For many progressives, the Obama presidency has become a battle of trying to figure out how to celebrate historic achievements while at the same time dealing with disappointment.

'The Other Side of Memorial Day,' or Dying in Paradise

Hal Donahue | Posted 05.24.2015 | Politics
Hal Donahue

Nearly everyone honors our war dead. More ignored are the military dead who died following the wars. Far too often, family and loved ones were abandoned to cope with wounded who would never really recover. Perhaps it is time to discuss when politicians ignore veterans when no one is watching.

Film Classics 101: Hiroshima Mon Amour

Christopher Atamian | Posted 05.27.2015 | Arts
Christopher Atamian

Rarely have text and image united to form such cinematic perfection as in Alain Resnais' 1959 classic Hiroshima Mon Amour. A poetic duet of sight and sound, this remarkably intelligent film remains a heartfelt ode to love and loss and to the triumph of memory over forgetting.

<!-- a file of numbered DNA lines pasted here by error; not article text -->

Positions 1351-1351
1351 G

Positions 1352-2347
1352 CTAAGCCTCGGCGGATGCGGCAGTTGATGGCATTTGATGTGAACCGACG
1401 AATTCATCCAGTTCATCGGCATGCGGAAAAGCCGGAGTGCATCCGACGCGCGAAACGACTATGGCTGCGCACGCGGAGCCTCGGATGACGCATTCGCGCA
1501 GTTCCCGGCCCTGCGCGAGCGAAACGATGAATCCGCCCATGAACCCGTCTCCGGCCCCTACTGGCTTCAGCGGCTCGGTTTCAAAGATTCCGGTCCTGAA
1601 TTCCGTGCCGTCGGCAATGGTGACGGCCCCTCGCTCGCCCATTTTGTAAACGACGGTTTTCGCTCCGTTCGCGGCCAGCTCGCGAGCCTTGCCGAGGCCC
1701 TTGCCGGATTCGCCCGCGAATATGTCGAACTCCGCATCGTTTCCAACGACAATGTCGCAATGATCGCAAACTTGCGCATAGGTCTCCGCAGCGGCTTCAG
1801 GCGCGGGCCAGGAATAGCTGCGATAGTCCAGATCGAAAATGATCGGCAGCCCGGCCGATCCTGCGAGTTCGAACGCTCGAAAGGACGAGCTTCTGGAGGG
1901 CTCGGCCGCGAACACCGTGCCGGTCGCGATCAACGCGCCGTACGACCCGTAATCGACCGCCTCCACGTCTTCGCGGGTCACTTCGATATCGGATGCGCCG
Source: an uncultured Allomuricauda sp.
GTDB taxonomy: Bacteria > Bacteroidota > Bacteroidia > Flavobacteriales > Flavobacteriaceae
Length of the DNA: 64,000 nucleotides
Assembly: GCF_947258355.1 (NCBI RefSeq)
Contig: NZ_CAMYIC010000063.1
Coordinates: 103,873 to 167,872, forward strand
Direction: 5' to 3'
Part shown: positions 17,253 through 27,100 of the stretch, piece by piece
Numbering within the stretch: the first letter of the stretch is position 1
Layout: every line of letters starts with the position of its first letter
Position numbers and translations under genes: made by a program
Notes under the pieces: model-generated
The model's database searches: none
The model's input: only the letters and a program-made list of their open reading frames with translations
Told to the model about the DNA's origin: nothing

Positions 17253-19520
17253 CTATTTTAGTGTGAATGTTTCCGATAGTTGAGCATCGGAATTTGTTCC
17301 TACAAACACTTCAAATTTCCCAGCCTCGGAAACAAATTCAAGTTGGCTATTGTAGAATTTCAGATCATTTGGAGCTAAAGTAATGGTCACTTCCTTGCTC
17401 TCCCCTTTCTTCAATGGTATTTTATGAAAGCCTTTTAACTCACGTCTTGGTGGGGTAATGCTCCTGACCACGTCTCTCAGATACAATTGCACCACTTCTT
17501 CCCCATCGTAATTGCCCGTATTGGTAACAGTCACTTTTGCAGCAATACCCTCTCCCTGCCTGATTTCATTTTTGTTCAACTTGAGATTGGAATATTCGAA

Celebrating Destruction

John Feffer | Posted 05.14.2015 | World
John Feffer

When the instruments of death fly above us, we still look up in admiration, not horror. As long as we celebrate destruction in this way, we will be doomed to repeat it.

David Freeman

If You Think The Threat Of Nuclear War Went Away, Listen Up

HuffingtonPost.com | David Freeman | Posted 02.10.2015 | Science

Almost a quarter of a century has passed since the end of the Cold War, and these days people who worry about the end of the world as we know it seem ...

Ayn Rand's Movie Script Glorifying the Atomic Bomb

Greg Mitchell | Posted 01.07.2015 | Politics
Greg Mitchell

This film was to be titled Top Secret. The Hollywood trades compared the race to make the first atomic film to the U.S. vs. Germany race to make The Bomb. At the Truman Library, I discovered a 16-page outline by Rand from January 19, 1946.

That One Time America Accidentally Dropped a Nuke on South Carolina

Roadtrippers | Posted 12.24.2014 | Weird News
Roadtrippers

In the history of terrible mistakes, accidentally dropping a nuclear bomb on your own country has to rank pretty damn high. That's exactly what happened when a really, really stupid accident resulted in America tossing an atom bomb on rural South Carolina.